Vice president and senior counsel, development EMEA | Marriott International
How do you feel the pandemic has changed the world of work for in-house counsel and the function of the general counsel?
The pandemic has had a direct consequence on the role that general counsel and in-house lawyers play within each company’s executive board,whereby general counsel are now taking part in strategic and advisory role and weigh inon high-level decisions. The ever-changing legal rules during the beginning of the pandemic emphasised the need to have in-house lawyers rapidly evaluate the impact these rules would have on their organisations, the company’s business and employees. Lawyers were thrown in the forefront of taking important strategic business decisions.At Marriott, in-house lawyers already had a seat at the executive table however it was during the pandemic that their advice became central to many business decisions.
What will be the main focus for the company in the next 12 months and how do you intend to assist with this?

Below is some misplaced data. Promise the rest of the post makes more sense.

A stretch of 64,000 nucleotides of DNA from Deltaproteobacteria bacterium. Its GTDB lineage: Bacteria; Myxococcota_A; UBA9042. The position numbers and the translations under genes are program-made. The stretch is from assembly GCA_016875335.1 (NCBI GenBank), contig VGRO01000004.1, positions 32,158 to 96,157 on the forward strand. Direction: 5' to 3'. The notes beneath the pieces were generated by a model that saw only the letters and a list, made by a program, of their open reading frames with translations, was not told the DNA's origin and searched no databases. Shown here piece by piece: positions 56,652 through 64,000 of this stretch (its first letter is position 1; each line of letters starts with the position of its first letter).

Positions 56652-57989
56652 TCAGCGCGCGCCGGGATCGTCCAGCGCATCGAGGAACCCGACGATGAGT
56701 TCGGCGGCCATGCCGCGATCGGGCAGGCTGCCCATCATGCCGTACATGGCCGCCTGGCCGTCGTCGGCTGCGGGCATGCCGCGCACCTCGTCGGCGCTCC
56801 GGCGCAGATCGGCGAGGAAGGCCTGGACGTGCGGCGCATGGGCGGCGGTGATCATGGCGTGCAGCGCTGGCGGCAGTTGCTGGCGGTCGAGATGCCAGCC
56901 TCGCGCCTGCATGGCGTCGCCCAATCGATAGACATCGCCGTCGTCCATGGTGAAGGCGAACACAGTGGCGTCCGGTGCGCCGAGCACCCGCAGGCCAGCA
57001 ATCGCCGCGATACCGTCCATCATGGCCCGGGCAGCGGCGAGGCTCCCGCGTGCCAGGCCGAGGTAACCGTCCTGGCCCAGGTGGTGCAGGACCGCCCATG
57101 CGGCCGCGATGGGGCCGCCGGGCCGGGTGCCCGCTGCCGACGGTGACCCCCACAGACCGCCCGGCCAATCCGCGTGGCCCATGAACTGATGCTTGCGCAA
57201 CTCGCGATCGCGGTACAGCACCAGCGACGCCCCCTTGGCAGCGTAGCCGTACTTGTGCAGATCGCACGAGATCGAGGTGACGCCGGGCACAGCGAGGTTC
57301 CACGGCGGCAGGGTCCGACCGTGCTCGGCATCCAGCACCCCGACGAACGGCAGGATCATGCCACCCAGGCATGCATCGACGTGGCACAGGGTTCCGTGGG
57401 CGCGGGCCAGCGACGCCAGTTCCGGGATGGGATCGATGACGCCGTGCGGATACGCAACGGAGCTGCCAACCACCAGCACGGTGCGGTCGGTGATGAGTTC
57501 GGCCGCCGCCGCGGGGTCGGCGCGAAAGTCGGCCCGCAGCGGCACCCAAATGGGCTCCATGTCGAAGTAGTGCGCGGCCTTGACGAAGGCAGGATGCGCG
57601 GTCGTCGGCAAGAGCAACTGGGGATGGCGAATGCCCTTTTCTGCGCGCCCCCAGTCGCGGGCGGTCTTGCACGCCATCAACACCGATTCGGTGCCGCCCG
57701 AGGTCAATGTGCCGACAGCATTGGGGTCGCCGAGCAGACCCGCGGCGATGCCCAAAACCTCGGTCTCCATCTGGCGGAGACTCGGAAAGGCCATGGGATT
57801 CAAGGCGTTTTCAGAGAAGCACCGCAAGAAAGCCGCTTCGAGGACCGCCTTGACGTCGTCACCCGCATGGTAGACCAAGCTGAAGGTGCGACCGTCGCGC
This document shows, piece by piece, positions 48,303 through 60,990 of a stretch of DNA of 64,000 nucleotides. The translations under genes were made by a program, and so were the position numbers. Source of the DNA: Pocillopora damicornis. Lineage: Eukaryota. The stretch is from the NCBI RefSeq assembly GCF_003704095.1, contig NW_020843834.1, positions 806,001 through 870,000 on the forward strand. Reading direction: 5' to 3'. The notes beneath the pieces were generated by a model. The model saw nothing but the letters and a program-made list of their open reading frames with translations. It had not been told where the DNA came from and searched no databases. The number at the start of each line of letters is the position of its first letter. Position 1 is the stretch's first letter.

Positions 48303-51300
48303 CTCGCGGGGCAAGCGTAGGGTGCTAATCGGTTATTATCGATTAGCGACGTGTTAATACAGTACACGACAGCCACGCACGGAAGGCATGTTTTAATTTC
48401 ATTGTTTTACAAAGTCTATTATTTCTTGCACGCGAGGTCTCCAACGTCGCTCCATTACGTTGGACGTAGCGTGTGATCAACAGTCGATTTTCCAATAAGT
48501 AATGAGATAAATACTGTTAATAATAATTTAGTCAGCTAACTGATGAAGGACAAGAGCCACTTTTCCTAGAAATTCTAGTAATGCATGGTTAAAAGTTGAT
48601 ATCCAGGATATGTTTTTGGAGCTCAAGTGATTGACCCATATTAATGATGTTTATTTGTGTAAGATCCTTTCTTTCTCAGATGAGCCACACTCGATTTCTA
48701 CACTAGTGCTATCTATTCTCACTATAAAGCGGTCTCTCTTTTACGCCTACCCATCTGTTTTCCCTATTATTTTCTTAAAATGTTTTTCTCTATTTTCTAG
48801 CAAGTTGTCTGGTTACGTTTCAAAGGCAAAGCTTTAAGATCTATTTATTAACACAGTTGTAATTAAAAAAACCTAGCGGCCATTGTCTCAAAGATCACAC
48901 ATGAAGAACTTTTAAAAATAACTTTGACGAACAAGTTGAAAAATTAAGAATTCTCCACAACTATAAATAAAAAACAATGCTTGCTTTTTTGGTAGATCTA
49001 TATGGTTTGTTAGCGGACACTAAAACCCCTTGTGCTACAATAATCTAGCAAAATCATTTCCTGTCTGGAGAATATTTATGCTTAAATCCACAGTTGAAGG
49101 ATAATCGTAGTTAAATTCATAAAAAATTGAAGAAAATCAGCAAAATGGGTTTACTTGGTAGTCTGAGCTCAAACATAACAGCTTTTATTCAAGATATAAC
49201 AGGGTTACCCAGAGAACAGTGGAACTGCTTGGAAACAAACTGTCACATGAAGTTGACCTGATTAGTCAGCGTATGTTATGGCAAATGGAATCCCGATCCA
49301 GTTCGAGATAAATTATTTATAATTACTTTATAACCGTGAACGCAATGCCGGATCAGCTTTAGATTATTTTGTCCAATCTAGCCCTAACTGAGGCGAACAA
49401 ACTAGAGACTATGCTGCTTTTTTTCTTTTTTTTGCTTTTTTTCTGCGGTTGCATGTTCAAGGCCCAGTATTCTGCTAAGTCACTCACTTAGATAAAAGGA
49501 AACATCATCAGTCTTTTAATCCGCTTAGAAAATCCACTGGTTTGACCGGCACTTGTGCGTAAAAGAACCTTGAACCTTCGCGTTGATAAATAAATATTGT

From a business perspective, I believe that Marriott will continue to focus on leisure and personal travel and continue, and on engaging with our most local customers through multiple offerings rather than just hotel stays.
What do you feel are the pros and cons of an in-house legal role compared to a private practice one?
Being an in-house lawyer allows legal professionals to acquire knowledge in a larger range of legal issues than in private practice. In-house lawyers are often expected to be able to provide advice on a range of legal issues affecting the business, and this requires in-house lawyers to expand their knowledge outside of their original expertise. This aspect of being an in-house lawyer is perfect for lawyers who want to continue to expand their knowledge in various legal fields and for lawyers who want to have an impact on the business decision of their company. Conversely, a lawyer who prefers to stay within their field of expertise will not like being an in-house lawyer.